Thursday, 25 September 2014

‘How do I eradicate my cat’s ear mites?’ and other veterinary FAQs

This week saw the third instalment of our recent live Q&A sessions on our Facebook page, as Cats Protection vet Vanessa Howie gave veterinary advice and feline healthcare tips.

Here are a few questions Vanessa was asked:

Question: I have recently got a kitten and he has got itchy ears. I think he might have mites. I have booked him into the vet on 1 October but is there anything I can do to help him until then? He is scratching quite a lot.

Answer: Your vet will be able to prescribe a treatment for you that will kill the ear mites. There is a spot-on flea treatment available from the vet that kills ear mites and often ear drops are needed as well to help clear the brown gunk out of the ears and soothe the inflammation. It's always best that your vet looks down your kitten's ears before using any drops, to avoid making things worse. If possible I'd bring your appointment forward with your vet, to try and make your kitten comfortable as soon as possible.

White kitten on bed
Photo by 50066720@N03 via flickr / Creative Commons
Question: How can I keep my cat's teeth healthy?

Answer: There are a number of things you can do to help keep your cat's teeth healthy. Brushing teeth daily with a toothpaste specifically designed for cats, will help to reduce the build of plaque and tartar and help to keep the gums healthy. There are a variety of toothbrushes to choose from; from finger brushes (microfiber cloths for your finger) to full length pet toothbrushes. There are specific dental diets available from your vets to help clean teeth, along with solutions and natural supplements to add to your cat's food and water which may help prevent dental disease. I'd recommend speaking to your vet for more information and you may find our Teeth and oral health leaflet useful.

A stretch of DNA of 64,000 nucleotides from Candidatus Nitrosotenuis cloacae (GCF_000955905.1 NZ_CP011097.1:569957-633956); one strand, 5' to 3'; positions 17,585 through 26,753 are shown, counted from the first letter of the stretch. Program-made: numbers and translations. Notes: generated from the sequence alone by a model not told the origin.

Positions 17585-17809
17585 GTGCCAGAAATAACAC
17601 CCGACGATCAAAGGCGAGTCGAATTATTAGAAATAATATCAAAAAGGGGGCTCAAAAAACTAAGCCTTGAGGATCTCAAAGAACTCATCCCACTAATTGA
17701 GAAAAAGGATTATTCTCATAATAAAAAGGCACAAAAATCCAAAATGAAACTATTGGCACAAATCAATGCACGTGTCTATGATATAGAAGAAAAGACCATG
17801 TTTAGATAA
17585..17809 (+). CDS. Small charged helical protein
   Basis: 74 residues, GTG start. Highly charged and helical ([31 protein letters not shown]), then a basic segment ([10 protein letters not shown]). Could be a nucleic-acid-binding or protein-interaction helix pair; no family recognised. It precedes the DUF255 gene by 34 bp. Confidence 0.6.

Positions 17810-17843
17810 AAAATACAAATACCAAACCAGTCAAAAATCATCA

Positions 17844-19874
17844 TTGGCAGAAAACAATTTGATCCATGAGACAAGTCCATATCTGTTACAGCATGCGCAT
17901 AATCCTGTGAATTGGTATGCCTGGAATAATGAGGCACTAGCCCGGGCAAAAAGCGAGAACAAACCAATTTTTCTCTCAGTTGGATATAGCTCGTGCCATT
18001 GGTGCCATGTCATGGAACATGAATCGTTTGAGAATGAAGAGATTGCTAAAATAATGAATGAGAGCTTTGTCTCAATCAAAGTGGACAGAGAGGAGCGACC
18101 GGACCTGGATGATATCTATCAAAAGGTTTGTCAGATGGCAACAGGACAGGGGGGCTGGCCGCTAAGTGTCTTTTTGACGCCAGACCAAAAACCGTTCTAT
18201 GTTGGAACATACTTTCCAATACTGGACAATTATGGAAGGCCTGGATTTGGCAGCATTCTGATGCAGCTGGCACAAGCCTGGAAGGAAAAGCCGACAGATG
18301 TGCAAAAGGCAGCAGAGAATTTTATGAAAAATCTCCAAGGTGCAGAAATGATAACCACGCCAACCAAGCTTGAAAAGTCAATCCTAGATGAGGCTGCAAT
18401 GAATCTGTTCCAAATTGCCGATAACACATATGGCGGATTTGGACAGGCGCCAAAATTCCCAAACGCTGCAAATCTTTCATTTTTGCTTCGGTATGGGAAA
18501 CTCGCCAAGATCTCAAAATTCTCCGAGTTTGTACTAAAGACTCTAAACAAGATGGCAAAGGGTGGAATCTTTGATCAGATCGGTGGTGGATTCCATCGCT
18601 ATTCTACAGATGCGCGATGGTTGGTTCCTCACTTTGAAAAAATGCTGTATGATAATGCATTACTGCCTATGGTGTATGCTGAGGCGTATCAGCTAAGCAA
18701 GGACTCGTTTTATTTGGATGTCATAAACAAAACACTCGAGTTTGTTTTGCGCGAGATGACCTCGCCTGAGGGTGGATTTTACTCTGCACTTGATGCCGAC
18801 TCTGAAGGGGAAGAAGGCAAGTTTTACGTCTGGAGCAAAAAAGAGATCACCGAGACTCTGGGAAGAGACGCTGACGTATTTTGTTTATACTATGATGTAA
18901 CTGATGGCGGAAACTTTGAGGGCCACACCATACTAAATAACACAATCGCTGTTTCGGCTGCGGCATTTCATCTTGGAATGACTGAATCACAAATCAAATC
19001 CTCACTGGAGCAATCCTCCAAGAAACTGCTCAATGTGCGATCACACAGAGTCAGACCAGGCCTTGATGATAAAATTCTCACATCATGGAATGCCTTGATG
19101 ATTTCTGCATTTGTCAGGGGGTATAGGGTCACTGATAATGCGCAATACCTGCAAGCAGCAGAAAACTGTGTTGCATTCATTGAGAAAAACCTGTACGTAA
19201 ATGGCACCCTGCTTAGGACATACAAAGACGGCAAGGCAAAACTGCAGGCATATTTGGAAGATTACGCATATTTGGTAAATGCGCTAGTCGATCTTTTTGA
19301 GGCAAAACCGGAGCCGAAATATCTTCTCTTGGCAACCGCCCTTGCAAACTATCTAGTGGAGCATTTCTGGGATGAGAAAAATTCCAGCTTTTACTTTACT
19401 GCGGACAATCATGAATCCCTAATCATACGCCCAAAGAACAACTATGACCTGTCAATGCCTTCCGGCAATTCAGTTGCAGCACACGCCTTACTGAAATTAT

Cat yawning showing teeth
Photo by pmarkham via flickr / Creative Commons
Question: What can you do when two cats don't get on? I've got Feliway, they all have enough litter trays (one for each, plus a spare), separate food bowls at opposite ends of the room and yet one always attacks the other. He doesn't let her upstairs either. Any advice would be great!

Answer: Sorry to hear that your two cats aren't getting on that well. Unfortunately cats are naturally solitary animals and sometimes this means that sharing the same space may become difficult if they are not in the same social group. It's important to make sure you have enough resources in terms of food and water bowls, litter trays and sleeping areas for both cats and allow them to both have their own safe part of the house. Our leaflet Cats living together may give you some helpful tips on making life a little easier living together, along with our free e-learning Understanding Feline Origins course

Three cats sitting in a row
Photo by dorinser via flickr / Creative Commons

Thank you to all of our Facebook supporters who took part in the Q&A with Vanessa. The next live Q&A is on 17 October with our Behaviour Manager. 

If you have a cat care question, you can find lots of information and advice on our website at: 

If you have any concerns for your cat's health, please do consult your vet.

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